Sunday, November 10, 2013

“Answer In the Questions”

A Sermon Based Upon Luke 20: 27-38
By Rev. Dr. Charles J. Tomlin, DMin
Flat Rock-Zion Baptist Partnership
25th Sunday After Pentecost, November 10th, 2013

“Now he is God not of the dead, but of the living; for to him all of them are alive.”  (Luke 20: 38, NRSV).

Life is full of questions isn’t it?    We start asking questions quite young.  Can’t you remember that younger brother or sister, nephew, niece or grandchild who kept on asking you “Why?”   Why is the sky blue?  Why is the grass green?  Why do I have to go to the dentist?  Why can’t I have my cake before supper?  Why?  Why?  Why?   Too many questions can drive you insane.   You probably ask a lot of them too.

Our lives are filled with more ‘questions’ than ‘answers’.  Humans are the only species on this planet which have this powerful, even maddening capacity to reason, to imagine, to doubt and to question.   The animals that I have had, even the smartest ones, do not question things, but they react to things.   People however, raise questions concerning things they know little or nothing about.   We have strange and even complicated curiosity.    We encourage our children to raise questions, because asking questions can make us make us smart, or maybe it will turn us into what my mother called me a couple of times, a ‘smart aleck’.  

Certainly, in the Sadducees in today’s Scripture could have been called ‘smart alecks’.  Several times in this chapter various religious leaders come to Jesus with questions.  In fact, the whole chapter is built upon 4 questions, 3 which came from religious leaders themselves and one which came from Jesus.   All the questioning in this chapter starts with one very big, leading question: “Tell us, (Jesus) by what authority are you doing these things?”  The question that comes in our text near the end of the chapter builds upon this one.   The Sadducees, as Luke explains-- ‘those who say there is no resurrection’---came to ask Jesus a question (vs. 27) about the resurrection they did not believe in.   Of course, they were trying to trick Jesus into giving a wrong answer.   The answer they got gave them a big surprise.   The greatest rabbis in Judaism often answered questions by raising even bigger questions.   It was a culture which said you ought to think through and answer the big questions yourself.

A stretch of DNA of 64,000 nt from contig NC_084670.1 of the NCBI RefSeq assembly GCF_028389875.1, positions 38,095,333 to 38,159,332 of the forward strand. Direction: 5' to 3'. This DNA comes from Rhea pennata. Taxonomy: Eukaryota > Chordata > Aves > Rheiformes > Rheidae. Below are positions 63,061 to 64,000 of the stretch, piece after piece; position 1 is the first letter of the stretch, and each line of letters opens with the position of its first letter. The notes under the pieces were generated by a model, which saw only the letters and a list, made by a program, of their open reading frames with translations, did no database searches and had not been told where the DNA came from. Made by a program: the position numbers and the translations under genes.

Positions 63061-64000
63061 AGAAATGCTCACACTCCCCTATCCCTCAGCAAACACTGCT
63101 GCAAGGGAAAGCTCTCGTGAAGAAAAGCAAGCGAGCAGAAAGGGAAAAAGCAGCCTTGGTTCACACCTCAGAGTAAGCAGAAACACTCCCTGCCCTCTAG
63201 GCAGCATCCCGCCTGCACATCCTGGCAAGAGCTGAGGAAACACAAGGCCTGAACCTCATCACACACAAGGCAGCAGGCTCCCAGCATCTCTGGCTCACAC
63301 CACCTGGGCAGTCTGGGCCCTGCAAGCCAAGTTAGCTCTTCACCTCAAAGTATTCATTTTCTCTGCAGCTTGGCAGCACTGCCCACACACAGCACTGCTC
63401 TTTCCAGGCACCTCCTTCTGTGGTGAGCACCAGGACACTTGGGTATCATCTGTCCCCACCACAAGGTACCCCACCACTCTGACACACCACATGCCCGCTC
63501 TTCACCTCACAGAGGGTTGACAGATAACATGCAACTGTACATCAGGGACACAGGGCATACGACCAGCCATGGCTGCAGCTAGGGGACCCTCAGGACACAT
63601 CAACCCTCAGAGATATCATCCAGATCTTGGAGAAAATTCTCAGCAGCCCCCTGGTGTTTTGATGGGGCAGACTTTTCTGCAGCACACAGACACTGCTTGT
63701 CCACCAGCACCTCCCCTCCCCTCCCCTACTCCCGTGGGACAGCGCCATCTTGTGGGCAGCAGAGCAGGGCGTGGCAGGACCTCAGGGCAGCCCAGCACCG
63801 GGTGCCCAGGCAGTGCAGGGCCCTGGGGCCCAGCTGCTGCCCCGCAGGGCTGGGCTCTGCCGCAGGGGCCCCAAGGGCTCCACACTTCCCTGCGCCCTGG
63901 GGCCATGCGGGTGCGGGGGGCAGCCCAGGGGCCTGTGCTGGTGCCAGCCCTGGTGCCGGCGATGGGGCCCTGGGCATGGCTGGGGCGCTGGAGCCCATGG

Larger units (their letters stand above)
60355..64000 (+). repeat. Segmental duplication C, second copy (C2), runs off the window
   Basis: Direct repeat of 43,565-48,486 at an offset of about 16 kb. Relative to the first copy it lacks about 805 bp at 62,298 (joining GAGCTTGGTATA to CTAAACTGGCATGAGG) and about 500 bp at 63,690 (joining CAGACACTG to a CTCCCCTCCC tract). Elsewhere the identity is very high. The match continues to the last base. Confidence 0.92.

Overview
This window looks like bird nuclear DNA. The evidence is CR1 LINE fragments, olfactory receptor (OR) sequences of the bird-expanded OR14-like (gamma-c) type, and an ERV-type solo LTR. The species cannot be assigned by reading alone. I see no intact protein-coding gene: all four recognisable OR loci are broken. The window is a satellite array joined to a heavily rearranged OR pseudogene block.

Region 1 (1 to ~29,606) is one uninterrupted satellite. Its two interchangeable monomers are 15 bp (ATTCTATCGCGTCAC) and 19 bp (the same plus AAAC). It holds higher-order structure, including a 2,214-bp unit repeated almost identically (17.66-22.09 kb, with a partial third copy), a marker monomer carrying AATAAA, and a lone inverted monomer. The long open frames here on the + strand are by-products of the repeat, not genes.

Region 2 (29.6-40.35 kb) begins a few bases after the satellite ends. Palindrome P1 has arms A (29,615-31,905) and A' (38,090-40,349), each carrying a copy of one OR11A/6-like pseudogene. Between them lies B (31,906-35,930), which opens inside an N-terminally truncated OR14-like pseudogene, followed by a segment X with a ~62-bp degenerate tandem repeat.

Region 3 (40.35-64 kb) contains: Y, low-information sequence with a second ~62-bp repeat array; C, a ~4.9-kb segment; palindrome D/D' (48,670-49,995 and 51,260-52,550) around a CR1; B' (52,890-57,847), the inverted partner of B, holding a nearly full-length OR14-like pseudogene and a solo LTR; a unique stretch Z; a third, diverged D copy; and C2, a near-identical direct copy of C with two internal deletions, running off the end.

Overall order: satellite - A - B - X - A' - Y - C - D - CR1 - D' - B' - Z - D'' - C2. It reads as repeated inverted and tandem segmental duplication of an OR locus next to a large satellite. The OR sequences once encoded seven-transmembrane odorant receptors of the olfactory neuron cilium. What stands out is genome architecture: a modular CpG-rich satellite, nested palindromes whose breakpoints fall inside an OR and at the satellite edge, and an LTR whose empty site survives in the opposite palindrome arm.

JESUS TELLS US WHAT HEAVEN IS LIKE
Let’s begin with a look at the actual question the Sadducees asked.  It was a question about the Resurrection of the Dead.   As a part of the conservative and wealthy elite in that day, the Sadducees only considered the original Bible, the Torah, that is, the first five books of Law, as their Bible.   Since the teaching about Resurrection did not develop until many years later, after the Exile, they did not believe it.   They didn’t’ think any true Israelite ought to believe in anything more than this life. 

While it might seem to us that this ‘question’ about the resurrection is silly, is really isn’t.   We all have questions about what’s on the other side of this life---what’s heaven like, will we have a body, what is life like after death?   John Killinger tells about a certain bright-eyed, comical little woman was the kind of person who enjoyed a joke till the day she died. During her last years she was a diabetic, and the doctors restricted her from adding sugar to her coffee and salt to her food. She managed very well without sugar for her coffee, for there were marvelous sweetening substitutes. But she never got used to doing without salt, for the salt substitutes were not so effective. We heard her say on more than one occasion, as she stared at the unsalted breakfast eggs on her plate, "If heaven is the way it is supposed to be, I am going to spend my first thousand years licking on a great salt block!"  (From a sermon by John Killinger, “What Is Heaven Like” at www.good preacher.com).

None of us know anything about heaven or about the resurrection, except through faith.  So we are free to imagine all sorts of things.  C. S. Lewis, the famous Christian writer, said he hoped heaven will be filled with good cigars that never burn up.  Karl Barth, perhaps one of the greatest theologians who has ever lived in the modern world, loved the music of Mozart.   He said, in heaven, the angels play the religious music of Bach when God is around, but they play Mozart when God isn’t listening.